5 Steps for Avoiding the Insanity of Strategic Planning

As I work with organizations on strategic planning I continue to see some common roadblocks that challenge their ability to put their plans into action. There’s nothing entirely shocking about these roadblocks – in fact, when conducting research for my book The Complete Idiot’s Guide to Strategic Planning, I talked with numerous people who brought up the same issues. Yet, despite our general awareness of what we need to do, and what we shouldn’t do, when it comes to strategic planning, we seem to often make the same mistakes over and over again.

You’ve probably heard Einstein’s definition of insanity: “Doing the same thing over and over again and expecting different results.”  Following are 5 things you can do to avoid the risk of insanity in your strategic planning efforts.

  1. Tie your strategic planning efforts to the way you run your business; don’t make planning a separate task. When strategic planning is embedded into the way you get your work done it drives results. When it’s considered “something extra” it’s generally pushed to the side because staff feel they “don’t have time because we have real work to do.” That’s the irony. Their “real work” should be the same as the work generated through your strategic planning efforts.
  2. Involve everyone in strategic planning. Effective planning isn’t something that’s done by senior leaders and then “dumped on” the masses to “make it happen.” Those who will be doing the work must be involved at some level in the planning effort. That doesn’t mean your entire staff needs to be part of the team that drives the planning effort, but they do need to be engaged at some point in the process.
  3. Establish clear accountabilities. When everyone is accountable, no one is accountable. Where does the buck stop? Assigning a team, a department or even a duo responsibility for an outcome often results in no one taking responsibility. Make it clear who will be held accountable for achieving desired results.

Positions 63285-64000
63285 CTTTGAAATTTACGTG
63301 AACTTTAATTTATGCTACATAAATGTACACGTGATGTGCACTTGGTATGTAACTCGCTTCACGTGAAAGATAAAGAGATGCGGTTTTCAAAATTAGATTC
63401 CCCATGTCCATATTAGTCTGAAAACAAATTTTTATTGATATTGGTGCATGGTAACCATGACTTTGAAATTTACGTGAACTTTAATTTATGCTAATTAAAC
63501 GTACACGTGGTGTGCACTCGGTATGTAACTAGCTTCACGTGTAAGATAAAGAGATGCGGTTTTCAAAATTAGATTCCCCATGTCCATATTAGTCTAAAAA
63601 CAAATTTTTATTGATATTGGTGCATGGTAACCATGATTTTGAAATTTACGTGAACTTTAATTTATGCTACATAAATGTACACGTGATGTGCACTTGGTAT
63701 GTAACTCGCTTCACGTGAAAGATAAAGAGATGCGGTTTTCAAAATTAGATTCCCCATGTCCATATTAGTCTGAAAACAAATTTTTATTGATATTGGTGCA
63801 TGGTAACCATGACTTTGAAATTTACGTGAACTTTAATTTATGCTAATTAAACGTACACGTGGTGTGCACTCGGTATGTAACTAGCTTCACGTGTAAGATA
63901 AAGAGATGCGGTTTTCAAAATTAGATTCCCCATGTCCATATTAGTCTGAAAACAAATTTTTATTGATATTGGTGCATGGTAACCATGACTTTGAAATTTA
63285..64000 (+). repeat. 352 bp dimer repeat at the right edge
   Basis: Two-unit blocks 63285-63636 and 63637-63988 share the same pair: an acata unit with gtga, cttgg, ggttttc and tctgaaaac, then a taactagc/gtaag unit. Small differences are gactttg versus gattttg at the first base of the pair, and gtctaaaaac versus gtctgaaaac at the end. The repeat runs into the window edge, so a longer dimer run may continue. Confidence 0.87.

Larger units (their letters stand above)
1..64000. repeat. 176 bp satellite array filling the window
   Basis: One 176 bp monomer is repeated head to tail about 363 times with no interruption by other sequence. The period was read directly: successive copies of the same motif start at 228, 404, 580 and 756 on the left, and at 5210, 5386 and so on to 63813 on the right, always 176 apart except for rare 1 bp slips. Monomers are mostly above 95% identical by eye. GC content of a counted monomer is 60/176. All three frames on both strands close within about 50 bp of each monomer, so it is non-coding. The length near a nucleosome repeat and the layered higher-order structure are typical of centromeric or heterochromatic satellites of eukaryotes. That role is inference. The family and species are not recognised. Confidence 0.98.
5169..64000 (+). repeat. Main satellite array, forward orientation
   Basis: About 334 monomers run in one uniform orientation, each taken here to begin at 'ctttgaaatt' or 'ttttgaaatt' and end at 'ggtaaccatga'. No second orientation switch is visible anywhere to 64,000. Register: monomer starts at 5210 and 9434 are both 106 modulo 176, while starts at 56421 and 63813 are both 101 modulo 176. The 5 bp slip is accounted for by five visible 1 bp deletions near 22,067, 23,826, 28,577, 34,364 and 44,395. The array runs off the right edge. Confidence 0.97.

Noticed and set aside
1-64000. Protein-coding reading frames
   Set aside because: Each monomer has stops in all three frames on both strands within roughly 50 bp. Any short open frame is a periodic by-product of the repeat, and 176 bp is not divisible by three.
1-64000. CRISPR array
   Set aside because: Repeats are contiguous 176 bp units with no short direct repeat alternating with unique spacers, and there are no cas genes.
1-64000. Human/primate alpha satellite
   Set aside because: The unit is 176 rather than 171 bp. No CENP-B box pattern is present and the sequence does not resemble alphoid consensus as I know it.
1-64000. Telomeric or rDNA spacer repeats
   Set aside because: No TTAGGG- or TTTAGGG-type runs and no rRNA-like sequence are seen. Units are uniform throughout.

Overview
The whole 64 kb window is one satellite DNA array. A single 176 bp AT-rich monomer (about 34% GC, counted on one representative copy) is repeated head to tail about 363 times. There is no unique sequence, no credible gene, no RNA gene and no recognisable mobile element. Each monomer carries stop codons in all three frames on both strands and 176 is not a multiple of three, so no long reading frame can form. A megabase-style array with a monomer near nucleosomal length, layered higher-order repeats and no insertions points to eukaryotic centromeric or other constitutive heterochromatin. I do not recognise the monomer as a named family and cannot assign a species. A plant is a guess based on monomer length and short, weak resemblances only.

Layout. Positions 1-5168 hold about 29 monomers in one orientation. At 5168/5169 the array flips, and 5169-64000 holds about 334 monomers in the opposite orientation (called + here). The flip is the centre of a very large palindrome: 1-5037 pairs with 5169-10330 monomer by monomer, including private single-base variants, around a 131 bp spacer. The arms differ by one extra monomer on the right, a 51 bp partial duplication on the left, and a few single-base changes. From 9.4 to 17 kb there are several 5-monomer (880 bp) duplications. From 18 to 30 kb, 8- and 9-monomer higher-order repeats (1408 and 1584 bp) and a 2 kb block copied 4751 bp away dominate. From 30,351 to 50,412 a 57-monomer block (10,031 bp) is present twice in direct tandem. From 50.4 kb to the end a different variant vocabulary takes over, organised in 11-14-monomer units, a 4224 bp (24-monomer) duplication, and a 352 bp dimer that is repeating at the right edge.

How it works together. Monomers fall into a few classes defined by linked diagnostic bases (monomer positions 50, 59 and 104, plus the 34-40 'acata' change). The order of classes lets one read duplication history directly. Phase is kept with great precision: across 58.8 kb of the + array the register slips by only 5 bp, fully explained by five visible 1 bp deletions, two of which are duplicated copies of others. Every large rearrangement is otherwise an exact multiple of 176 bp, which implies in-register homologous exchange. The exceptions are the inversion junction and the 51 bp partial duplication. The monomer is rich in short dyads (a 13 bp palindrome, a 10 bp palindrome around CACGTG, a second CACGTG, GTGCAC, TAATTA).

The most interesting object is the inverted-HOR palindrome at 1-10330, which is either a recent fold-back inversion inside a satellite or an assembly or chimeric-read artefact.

4. Measure, monitor and report. Having a plan is just the starting point. Working the plan is what makes things happen. And that means putting in place the means to measure, monitor and report on progress. Again, when planning is embedded into the way you run your organization this becomes a natural step as individuals, departments and divisions are called upon to report on how their efforts are ultimately driving the success of the plan–and the organization.
  5. Celebrate success. It’s hard work to develop and implement successful planning efforts. While forward movement is important, it’s also important to take a look back and to take the time to recognize, celebrate and reward success.

These are not simple things to do. In fact, successful strategic planning is very hard work. But organizations that embed planning into every aspect of their business and develop a rigor around executing their plan achieve measurable results. Yes, it takes time and effort, but in the end the results will be worth it.

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